Many helmets now come with quick-release ratchet-lock chin straps that present a problem in securing them to your parked motorcycle because they don’t have D-rings.
Some people like ratchet locks because they are convenient yet others believe the D-ring is far safer. All motorcycle racers have D-rings. But it didn’t seem to help Marco Simoncelli.
Safety aspect aside, ratchet locks make it difficult to secure the helmet to your parked bike.
It is also an issue for the new Aussie-designed Vozz helmet with no chin strap at all!
While we have never heard first-hand of a helmet being stolen from a parked motorcycle, we have heard second-hand stories of helmets being stolen.
We’ve also heard second-hand of chin straps being cut to take them. We’re not sure what the thief would then do with the helmet!
It is understandable that riders with expensive helmets and intercom systems attached are nervous about leaving their helmet untethered on their bike.
One reader recently asked us about swapping the ratchet on his Shoei Neotec helmet to D-rings so he could secure it to the helmet lock on his bike.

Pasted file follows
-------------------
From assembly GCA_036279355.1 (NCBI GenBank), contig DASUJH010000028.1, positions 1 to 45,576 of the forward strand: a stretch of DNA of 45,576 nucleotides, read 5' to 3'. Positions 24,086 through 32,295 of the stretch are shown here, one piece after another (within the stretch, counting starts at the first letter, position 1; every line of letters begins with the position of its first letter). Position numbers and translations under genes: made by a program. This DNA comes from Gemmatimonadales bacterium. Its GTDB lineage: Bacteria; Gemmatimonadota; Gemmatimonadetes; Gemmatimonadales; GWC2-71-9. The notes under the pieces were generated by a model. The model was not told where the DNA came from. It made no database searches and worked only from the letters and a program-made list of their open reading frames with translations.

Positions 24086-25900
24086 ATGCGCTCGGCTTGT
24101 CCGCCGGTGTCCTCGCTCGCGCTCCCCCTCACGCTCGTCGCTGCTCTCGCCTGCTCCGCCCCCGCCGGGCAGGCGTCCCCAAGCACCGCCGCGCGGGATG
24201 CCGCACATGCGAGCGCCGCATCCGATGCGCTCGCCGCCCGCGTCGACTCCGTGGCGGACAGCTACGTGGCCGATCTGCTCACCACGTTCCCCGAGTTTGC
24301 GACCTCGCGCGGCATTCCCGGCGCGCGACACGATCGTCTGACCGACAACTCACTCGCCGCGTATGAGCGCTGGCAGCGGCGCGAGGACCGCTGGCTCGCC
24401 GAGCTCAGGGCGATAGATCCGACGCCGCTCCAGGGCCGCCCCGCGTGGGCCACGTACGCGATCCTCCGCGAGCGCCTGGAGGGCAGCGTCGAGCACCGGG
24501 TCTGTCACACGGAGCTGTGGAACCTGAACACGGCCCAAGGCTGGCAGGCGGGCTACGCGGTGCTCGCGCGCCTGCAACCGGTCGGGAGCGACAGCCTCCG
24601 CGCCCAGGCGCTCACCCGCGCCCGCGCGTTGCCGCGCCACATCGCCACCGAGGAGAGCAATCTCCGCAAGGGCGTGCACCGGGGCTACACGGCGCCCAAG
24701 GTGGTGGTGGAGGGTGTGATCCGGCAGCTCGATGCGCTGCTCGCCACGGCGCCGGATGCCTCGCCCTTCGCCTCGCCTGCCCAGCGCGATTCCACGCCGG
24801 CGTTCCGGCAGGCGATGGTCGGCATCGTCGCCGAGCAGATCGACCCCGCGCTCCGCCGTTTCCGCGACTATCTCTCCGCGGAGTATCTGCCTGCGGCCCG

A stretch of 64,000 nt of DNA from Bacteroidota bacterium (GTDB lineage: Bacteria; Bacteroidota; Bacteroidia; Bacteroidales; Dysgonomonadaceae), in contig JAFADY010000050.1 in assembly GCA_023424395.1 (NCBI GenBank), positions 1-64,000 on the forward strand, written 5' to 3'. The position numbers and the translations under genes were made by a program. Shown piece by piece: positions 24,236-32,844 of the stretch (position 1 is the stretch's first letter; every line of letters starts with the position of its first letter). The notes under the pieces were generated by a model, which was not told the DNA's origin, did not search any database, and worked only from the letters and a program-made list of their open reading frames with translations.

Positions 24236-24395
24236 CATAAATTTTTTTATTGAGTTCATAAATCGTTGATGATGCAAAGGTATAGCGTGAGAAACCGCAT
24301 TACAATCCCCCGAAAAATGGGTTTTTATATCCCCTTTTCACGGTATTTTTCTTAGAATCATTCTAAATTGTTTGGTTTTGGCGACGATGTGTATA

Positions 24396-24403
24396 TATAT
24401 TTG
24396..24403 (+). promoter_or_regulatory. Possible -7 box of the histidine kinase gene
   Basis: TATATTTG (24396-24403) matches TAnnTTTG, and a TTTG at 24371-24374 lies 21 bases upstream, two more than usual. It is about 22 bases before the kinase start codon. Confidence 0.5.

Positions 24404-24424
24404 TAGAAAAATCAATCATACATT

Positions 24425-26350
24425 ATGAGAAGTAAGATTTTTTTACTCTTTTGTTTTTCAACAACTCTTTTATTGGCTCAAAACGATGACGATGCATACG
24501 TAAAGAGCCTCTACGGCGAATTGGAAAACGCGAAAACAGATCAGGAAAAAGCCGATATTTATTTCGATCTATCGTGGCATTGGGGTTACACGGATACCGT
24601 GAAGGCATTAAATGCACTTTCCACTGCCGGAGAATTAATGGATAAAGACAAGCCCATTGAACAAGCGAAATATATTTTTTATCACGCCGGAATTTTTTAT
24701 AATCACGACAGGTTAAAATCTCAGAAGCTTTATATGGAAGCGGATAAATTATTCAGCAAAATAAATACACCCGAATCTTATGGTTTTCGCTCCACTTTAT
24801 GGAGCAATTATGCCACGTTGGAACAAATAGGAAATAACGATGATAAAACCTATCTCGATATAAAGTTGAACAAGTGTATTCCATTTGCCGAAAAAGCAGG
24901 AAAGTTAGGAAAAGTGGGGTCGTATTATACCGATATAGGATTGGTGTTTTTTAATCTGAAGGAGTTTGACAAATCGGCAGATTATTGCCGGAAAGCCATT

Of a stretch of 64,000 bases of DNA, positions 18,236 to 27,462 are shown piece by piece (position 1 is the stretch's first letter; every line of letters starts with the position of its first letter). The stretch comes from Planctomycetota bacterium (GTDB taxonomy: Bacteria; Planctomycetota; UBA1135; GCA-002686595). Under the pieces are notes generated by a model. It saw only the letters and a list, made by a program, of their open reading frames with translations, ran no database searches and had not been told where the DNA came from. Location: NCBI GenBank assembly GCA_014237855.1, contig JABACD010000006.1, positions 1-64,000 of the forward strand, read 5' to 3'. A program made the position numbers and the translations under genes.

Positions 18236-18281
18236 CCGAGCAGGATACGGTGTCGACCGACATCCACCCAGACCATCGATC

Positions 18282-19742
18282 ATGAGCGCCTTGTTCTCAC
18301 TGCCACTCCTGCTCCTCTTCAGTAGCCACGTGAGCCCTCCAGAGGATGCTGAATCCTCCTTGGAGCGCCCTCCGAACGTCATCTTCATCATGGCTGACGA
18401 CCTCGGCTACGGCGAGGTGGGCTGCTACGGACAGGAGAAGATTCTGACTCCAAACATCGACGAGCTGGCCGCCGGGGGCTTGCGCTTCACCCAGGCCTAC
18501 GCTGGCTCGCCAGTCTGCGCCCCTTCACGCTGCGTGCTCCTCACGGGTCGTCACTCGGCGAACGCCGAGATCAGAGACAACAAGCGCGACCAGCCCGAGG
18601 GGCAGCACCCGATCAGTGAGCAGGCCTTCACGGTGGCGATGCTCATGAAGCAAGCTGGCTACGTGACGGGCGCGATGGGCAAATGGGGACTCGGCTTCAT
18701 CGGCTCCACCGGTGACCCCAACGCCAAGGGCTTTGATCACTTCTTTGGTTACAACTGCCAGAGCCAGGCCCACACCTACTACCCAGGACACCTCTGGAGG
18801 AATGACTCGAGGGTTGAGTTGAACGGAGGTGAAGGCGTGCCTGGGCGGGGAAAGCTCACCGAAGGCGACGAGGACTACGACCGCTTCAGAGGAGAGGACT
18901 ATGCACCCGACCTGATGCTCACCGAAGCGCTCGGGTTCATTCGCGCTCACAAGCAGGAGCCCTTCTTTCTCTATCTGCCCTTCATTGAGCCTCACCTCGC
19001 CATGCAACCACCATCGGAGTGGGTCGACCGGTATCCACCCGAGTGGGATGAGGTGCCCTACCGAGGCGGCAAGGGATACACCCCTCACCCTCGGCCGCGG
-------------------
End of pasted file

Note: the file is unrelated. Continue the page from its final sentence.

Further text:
However, it is not only illegal to modify a helmet, but also changing to a D-ring could seriously weaken the chin strap.
Instead, you could try securing your helmet by putting the ratchet end under the seat, then locking the seat in place.
However, that can be difficult with some seats not having a simple lock like my Bonneville T100 or where the chin strap is not long enough to reach in this position.
You can also buy a small and cheap cable lock. This one with a combination lock costs less than $25 and is retractable, so you can easily carry it in your jacket pocket.
Simply thread the plastic-coated steel cable through the bottom of your helmet and out through the visor area and include a secure part of the bike in the loop such as the frame.
You can also thread the cable down a jacket arm to secure your jacket.
Because the wire is plastic-coated, it won’t scratch your helmet or rip your jacket.
But remember, they are a deterrent only. They are not invincible as a thief with strong wire cutters could cut through.
You can also buy more expensive, but heavier and bulkier, cable locks such as this Rottweiler for about $84 which are resistant to wire cutters and even bolt cutters.